Section 51 of the Commonwealth Constitution sets out the powers of the Commonwealth. Those powers include:
the naval and military defence of the Commonwealth and of the several States, and the control of the forces to execute and maintain the laws of the Commonwealth;
During the week some Commonwealth ministers of the crown criticised State based judicial officers for the discrepancy in sentencing between Victoria and New South Wales.
Mr Hunt said Victorian judges made “deeply concerning” comments during an appeal hearing for a convicted terrorist on Friday and accused the court of becoming a forum for “ideological experiments”.
The comments made by senior Supreme Court judges concerned apparent differences between the NSW and Victorian judiciaries when imposing sentences for terror offences.
Mr Hunt told The Australian the judges were “endorsing and embracing shorter sentences” and urged Victorian Premier Daniel Andrews to immediately reject their statements.
Okay – so one branch of the Commonwealth government had a spat with a branch of the Victorian State government.
To be clear – I have no problem with people making general criticisms of government, including the judiciary. I have few problems with people making specific criticisms of government, including the judiciary. What isn’t clear to me is whether this is an attempt to influence the outcome of a specific case. That is not appropriate – but, on the other hand, if members of parliament think that judges’ sentencing is too lax they should impose higher penalties via legislation. Furthermore, the commonwealth parliament already has the power to legislate anti-terrorism laws.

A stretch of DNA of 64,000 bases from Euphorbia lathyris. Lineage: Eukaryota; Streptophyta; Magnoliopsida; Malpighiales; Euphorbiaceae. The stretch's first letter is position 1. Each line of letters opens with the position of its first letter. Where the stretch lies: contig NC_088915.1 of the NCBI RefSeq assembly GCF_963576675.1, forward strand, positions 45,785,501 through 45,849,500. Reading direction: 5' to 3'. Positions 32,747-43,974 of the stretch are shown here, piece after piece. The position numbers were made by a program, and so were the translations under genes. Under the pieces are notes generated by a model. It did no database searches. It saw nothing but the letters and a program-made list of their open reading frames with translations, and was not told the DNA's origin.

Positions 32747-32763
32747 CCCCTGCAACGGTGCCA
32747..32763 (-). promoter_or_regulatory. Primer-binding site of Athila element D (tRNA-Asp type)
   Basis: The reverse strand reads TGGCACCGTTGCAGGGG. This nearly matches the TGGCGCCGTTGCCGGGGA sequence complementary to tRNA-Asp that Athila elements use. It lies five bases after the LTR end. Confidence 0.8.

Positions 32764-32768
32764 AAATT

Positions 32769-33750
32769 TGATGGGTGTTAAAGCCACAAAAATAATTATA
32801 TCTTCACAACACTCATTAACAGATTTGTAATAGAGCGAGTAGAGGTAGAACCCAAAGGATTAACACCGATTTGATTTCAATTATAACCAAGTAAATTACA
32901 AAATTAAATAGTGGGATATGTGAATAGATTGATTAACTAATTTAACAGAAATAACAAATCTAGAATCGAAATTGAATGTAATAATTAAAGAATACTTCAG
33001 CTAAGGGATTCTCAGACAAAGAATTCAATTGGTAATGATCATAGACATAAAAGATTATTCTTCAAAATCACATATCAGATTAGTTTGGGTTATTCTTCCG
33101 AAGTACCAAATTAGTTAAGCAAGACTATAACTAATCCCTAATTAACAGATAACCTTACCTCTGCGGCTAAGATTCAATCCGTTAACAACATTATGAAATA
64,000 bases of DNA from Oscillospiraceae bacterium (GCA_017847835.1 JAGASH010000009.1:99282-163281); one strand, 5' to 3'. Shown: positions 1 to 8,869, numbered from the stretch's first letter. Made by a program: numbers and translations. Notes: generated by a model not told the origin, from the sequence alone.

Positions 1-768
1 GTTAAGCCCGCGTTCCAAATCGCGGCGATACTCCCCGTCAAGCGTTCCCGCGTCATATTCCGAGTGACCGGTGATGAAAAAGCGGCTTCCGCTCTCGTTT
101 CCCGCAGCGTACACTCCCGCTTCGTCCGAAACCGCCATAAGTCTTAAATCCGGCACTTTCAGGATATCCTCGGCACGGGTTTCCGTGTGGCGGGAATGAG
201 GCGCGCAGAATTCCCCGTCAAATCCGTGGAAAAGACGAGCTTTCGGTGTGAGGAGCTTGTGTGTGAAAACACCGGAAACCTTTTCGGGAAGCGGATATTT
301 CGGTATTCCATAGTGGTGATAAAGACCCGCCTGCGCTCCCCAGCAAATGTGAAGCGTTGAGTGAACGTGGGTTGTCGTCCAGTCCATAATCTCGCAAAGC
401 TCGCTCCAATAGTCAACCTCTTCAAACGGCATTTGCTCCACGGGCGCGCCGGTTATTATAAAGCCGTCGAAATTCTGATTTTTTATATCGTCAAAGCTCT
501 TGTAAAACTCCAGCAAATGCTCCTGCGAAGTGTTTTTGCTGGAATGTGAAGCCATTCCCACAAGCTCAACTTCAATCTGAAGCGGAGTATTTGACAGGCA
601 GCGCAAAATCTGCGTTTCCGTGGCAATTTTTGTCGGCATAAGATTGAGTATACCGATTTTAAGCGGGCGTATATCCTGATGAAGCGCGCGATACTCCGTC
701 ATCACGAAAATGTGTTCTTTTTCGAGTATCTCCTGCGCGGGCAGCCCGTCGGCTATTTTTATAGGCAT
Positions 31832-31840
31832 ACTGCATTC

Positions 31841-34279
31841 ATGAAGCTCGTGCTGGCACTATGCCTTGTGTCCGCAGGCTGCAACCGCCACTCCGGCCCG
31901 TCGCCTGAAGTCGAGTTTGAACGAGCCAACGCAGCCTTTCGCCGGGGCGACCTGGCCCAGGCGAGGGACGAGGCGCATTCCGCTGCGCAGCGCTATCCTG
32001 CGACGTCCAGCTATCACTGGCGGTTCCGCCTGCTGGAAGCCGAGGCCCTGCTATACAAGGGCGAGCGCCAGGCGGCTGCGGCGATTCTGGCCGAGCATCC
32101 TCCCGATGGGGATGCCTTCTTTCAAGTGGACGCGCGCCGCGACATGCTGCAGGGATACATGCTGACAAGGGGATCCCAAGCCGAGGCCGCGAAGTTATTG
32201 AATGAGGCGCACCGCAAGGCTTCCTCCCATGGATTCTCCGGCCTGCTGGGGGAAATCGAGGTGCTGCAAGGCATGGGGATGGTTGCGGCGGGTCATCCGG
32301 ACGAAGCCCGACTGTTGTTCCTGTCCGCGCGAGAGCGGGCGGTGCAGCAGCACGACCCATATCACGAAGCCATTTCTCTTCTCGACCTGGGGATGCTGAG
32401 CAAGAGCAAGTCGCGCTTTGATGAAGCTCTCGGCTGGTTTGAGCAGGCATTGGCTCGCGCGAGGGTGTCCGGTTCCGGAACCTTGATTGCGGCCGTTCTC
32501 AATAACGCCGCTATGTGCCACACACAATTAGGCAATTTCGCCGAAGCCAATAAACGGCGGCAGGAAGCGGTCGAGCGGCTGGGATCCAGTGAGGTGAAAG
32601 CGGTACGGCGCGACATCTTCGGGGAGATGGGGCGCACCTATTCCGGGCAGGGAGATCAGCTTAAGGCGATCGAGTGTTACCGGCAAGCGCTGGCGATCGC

THREE Victorian Turnbull government ministers will be forced to explain to the Supreme Court why they should not be charged with contempt after accusing the state’s judiciary of being soft on terror sentencing.
It’s understood the Supreme Court has ordered Health Minister Greg Hunt, Human Services Minister Alan Tudge and Assistant Minister to the Treasurer, Michael Sukkar, to appear on Friday to justify why they should not “be referred for prosecution for contempt”.
Now I imagine the ministers will make a legal argument about crown prerogative blah, blah, blah. The Liberals, however, should make a political argument about elites being soft on crime. Prosecute it hard and take no prisoners. Suggest a constitutional amendment that restricts judicial powers relating to sentencing and to ensure passage suggest reform of judicial salaries and superannuation.